United States District Court, N.D. Indiana, Fort Wayne Division
DAVID SPRAGUE, on behalf of GEORGIA SPRAGUE, deceased, Plaintiff,
CAROLYN W. COLVIN, Acting Commissioner of Social Security, Defendant.
OPINION AND ORDER
P. Rodovich United States Magistrate Judge
matter is before the court on petition for judicial review of
the decision of the Commissioner filed by the plaintiff,
David Sprague, on behalf of Georgia Sprague, deceased, on
August 14, 2015. For the following reasons, the decision of
the Commissioner is REMANDED.
plaintiff, David Sprague, on behalf of Georgia Sprague,
deceased, filed an application for Disability Insurance
Benefits on February 23, 2012, alleging a disability onset
date of June 15, 2010. (Tr. 21). The Disability Determination
Bureau denied Sprague's application on May 22, 2012, and
again upon reconsideration on August 7, 2012. (Tr. 21).
Sprague subsequently filed a timely request for a hearing on
August 31, 2012. (Tr. 21). A hearing was held on October 17,
2013, before Administrative Law Judge (ALJ) Patricia Melvin,
and the ALJ issued an unfavorable decision on March 17, 2014.
(Tr. 21-31). Vocational Expert (VE) Robert S. Barkhaus,
Sprague, and Sprague's husband, David Sprague, testified
at the hearing. (Tr. 21, 29). The Appeals Council denied
review, making the ALJ's decision the final decision of
the Commissioner. (Tr. 1-6).
found that Sprague met the insured status requirements of the
Social Security Act through December 31, 2015. (Tr. 23). At
step one of the five step sequential analysis for determining
whether an individual is disabled, the ALJ found that Sprague
had not engaged in substantial gainful activity since June
15, 2010, the alleged onset date. (Tr. 23). At step two, the
ALJ determined that Sprague had the following severe
impairments: fibromyalgia and degenerative disc disease of
the lumbar spine. (Tr. 23). The record contains evidence of
other impairments present during the relevant period, but
they did not result in functional limitations. (Tr. 23). An
examination was completed by Michele Thurston, M.D. in May
2010. (Tr. 24). She assessed Sprague with uncontrolled
diabetes. (Tr. 24). After visits to Dr. Thurston and
hospitalization, Sprague developed better monitoring
techniques by her May 2012 consultative examination with H.
M. Bacchus Jr., M.D. (Tr. 24). Dr. Bacchus' normal
sensory results were countered by the diagnosis of Jeremy
Grogg, M.D. of neuropathy and paresthesia. (Tr. 24). He found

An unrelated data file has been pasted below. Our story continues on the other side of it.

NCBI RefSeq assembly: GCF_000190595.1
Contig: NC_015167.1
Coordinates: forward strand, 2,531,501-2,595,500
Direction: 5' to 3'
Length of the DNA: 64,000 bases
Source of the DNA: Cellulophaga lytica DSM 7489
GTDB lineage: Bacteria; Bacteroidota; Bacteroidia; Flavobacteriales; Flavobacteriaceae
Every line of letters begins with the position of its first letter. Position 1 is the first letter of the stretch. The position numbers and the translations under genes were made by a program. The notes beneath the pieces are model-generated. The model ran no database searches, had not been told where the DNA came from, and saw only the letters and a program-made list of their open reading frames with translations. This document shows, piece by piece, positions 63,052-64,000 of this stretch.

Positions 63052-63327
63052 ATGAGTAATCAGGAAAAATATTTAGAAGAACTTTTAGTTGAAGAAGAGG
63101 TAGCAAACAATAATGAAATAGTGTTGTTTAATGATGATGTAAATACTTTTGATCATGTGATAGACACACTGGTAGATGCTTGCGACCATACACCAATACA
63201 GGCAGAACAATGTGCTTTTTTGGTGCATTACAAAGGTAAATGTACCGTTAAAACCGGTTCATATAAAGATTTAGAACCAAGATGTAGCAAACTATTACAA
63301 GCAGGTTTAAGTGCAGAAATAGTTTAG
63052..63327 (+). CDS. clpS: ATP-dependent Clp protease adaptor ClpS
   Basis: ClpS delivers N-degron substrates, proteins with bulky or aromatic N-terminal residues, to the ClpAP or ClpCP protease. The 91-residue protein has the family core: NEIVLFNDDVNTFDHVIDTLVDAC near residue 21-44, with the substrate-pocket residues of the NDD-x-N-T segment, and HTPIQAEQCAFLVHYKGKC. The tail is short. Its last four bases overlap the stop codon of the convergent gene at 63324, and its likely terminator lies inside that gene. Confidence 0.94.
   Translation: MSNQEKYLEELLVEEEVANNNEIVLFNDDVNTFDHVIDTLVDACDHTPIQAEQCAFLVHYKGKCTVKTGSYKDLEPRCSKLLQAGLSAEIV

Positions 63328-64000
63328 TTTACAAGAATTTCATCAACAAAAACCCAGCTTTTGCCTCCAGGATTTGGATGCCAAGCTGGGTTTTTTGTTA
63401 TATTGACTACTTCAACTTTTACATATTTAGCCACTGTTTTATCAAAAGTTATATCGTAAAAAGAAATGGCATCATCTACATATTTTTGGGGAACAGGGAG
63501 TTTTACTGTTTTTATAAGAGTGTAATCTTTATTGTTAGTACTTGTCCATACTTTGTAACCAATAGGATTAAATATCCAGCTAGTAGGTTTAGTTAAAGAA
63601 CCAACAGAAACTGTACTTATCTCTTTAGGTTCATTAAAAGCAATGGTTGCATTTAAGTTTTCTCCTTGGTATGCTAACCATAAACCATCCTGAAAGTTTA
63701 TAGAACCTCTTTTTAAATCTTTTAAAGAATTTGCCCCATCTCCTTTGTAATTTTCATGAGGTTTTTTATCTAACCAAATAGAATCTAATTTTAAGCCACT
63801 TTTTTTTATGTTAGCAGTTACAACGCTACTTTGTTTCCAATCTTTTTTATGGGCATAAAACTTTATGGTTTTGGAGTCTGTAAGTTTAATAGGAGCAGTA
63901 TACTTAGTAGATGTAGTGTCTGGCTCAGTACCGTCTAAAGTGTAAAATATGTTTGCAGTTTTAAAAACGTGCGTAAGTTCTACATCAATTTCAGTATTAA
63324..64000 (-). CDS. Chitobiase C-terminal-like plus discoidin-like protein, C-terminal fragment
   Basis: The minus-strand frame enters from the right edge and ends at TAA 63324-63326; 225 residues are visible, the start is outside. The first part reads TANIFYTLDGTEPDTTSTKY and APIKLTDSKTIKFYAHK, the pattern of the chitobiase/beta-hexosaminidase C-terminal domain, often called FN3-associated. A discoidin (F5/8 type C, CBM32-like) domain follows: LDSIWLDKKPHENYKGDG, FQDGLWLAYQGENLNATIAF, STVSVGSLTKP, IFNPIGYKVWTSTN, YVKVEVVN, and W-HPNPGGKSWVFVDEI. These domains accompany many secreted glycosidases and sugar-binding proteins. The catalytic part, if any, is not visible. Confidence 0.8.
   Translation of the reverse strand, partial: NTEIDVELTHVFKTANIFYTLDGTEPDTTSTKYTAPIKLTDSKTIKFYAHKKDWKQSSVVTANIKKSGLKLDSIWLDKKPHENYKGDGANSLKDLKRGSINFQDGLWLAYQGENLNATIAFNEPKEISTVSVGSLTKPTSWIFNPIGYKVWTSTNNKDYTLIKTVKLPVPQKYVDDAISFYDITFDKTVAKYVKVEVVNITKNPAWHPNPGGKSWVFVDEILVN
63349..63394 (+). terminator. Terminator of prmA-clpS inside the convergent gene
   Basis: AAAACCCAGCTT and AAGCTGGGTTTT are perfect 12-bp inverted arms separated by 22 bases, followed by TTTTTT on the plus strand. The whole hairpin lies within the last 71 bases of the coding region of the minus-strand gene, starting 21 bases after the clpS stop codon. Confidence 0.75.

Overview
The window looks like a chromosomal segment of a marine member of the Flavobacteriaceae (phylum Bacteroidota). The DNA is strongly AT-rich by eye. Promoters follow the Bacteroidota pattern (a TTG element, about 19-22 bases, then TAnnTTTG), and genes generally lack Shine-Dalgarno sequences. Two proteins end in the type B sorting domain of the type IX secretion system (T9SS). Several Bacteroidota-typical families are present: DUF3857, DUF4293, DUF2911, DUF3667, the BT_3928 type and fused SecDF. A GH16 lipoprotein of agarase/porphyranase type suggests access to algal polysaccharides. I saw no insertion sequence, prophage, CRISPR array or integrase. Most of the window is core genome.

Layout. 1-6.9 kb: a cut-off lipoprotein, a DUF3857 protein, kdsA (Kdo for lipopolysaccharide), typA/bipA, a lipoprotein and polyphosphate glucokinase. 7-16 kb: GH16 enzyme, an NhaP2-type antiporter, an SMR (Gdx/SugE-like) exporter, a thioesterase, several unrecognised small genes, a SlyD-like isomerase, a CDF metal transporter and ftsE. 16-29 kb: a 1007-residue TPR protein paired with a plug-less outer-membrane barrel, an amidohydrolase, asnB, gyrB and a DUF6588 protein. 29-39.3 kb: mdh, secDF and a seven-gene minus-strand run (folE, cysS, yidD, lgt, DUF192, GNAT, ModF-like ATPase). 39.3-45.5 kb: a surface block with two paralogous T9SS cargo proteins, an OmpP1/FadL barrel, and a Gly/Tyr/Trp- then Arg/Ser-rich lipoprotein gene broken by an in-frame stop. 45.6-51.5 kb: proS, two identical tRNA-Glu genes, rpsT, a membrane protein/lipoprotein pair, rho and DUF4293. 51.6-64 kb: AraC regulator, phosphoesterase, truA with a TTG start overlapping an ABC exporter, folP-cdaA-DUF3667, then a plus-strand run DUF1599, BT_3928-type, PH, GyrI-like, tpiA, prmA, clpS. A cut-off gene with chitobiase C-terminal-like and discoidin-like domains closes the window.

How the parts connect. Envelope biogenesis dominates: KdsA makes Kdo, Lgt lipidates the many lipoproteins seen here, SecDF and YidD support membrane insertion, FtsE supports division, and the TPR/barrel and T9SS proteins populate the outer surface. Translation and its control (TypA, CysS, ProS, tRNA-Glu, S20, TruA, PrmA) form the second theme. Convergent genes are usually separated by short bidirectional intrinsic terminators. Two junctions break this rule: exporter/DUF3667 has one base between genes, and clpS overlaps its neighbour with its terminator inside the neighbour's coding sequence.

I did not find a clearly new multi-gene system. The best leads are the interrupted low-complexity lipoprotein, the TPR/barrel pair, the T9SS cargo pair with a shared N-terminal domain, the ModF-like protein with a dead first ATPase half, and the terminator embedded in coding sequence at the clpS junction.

neuropathy in the fourth and fifth digits of both hands,
however, her hemoglobin A1c had declined to 9. (Tr. 24). Dr.
Grogg described Sprague's prognosis as “excellent,
” and no limitations existed with respect to diabetes.
indicated that Sprague's chronic obstructive physical
pulmonary disease and abnormal liver tests were non-severe
physical impairments. (Tr. 24). Also, the ALJ concluded that
Sprague's mental impairments of depression and anxiety
caused a minimal limitation on her ability to perform basic
mental work activities and were nonsevere. (Tr. 24). Henry
Martin, Ph.D. conducted memory recall and serial 7s tests and
diagnosed Sprague with adjustment disorder with mixed
emotional features. (Tr. 24). Dr. Martin provided a global
assessment of functioning (GAF) score of 45, indicating
serious symptoms, which the ALJ afforded little weight
because the score was not standardized and only provided a
brief glimpse into functioning. (Tr. 25). The ALJ also
indicated that Sprague's minimal treatment for the mental
health impairments supported the state agency opinion that
the impairments were not severe. (Tr. 25).
three, the ALJ concluded that Sprague did not have an
impairment or combination of impairments that met or
medically equaled the severity of one of the listed
impairments. (Tr. 26). Specifically, she found that Sprague
did not meet Listing 1.04, severe lumbar degenerative disc
disease. (Tr. 26).
then assessed Sprague's residual functional capacity as
The claimant has the residual functional capacity to perform
light work as defined in 20 CFR 404.1567(b) except she can
never climb ladders, ropes, or scaffolds; she can
occasionally climb ramps and stairs; and she can occasionally
balance, stoop, kneel, crouch, and crawl.